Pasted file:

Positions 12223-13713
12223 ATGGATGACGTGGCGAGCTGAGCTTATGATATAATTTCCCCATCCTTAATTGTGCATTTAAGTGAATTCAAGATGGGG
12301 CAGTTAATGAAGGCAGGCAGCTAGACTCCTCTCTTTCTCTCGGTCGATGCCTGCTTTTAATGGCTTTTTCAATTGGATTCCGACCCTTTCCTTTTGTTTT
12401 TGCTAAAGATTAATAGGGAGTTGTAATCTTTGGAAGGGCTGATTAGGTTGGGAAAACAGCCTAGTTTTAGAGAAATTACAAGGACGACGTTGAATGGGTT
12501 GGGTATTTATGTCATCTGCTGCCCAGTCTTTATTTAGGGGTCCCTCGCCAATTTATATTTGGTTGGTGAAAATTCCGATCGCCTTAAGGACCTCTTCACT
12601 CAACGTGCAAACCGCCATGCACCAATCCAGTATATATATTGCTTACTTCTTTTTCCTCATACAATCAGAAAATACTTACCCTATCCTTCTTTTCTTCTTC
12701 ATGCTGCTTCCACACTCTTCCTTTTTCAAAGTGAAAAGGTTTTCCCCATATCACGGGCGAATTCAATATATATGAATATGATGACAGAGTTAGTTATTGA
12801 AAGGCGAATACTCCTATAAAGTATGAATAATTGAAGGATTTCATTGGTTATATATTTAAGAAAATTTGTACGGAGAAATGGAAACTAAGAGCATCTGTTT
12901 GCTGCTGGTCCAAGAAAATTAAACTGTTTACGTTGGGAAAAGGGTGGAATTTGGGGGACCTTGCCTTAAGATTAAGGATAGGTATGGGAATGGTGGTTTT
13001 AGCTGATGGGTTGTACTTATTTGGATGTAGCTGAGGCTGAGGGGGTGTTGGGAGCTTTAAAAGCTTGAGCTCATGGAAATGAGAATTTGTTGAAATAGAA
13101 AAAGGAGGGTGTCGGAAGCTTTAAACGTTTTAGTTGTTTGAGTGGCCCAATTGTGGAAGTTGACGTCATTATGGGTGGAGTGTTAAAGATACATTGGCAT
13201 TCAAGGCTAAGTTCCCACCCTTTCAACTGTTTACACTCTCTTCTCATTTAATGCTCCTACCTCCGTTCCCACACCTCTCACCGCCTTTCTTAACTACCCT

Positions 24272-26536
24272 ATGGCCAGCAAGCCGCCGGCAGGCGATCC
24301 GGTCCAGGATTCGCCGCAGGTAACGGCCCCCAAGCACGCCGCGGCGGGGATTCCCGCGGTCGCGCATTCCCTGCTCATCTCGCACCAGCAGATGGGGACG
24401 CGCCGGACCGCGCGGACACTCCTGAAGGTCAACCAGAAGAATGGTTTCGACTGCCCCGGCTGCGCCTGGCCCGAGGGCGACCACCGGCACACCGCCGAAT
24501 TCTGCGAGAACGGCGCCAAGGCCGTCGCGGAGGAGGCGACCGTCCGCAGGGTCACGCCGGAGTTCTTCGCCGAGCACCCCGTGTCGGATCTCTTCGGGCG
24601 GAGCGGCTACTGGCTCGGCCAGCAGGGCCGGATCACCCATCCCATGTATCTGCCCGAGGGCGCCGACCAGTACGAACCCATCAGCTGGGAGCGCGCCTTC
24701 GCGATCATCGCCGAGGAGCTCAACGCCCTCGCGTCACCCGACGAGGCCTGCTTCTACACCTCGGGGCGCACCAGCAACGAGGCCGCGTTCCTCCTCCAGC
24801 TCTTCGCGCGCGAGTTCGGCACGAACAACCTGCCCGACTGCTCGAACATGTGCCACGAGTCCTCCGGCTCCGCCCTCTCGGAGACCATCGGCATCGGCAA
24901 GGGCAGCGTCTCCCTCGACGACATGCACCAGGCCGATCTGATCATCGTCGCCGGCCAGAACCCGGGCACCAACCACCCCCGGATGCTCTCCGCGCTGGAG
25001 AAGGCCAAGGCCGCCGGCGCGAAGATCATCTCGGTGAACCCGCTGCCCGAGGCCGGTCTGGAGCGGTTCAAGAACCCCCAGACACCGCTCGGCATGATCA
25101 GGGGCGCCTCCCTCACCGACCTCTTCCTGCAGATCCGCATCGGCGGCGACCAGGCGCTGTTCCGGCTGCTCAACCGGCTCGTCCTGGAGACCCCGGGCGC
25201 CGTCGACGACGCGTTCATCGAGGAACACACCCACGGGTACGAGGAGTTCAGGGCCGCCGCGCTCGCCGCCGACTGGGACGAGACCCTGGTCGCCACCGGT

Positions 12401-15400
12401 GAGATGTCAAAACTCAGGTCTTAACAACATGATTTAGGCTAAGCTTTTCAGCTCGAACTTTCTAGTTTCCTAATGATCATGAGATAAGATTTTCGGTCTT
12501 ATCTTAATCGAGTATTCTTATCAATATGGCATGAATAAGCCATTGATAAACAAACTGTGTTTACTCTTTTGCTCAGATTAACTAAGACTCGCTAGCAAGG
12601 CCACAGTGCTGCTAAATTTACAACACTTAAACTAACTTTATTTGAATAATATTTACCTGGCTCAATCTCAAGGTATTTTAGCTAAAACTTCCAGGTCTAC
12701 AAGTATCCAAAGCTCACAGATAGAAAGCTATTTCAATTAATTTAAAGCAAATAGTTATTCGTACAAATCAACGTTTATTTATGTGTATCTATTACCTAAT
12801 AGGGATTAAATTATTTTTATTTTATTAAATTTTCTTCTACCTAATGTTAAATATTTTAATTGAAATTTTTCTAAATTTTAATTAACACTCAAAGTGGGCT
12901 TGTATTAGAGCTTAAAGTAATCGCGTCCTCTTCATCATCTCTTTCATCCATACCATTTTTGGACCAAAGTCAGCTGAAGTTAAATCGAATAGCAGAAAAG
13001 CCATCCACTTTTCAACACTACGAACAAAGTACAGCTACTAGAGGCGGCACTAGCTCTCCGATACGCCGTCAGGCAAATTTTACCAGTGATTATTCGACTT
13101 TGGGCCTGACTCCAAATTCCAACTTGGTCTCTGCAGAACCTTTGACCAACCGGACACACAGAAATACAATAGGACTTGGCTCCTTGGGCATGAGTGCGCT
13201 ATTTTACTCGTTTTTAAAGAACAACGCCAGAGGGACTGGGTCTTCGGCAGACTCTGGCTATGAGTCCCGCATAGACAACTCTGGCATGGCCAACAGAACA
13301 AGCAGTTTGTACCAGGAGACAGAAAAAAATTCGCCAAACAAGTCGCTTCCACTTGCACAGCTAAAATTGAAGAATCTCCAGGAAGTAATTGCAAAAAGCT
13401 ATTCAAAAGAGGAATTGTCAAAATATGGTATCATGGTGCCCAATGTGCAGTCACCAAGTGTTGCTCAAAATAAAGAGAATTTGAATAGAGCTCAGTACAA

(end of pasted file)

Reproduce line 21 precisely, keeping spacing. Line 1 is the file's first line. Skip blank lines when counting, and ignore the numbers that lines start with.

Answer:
24901 GGGCAGCGTCTCCCTCGACGACATGCACCAGGCCGATCTGATCATCGTCGCCGGCCAGAACCCGGGCACCAACCACCCCCGGATGCTCTCCGCGCTGGAG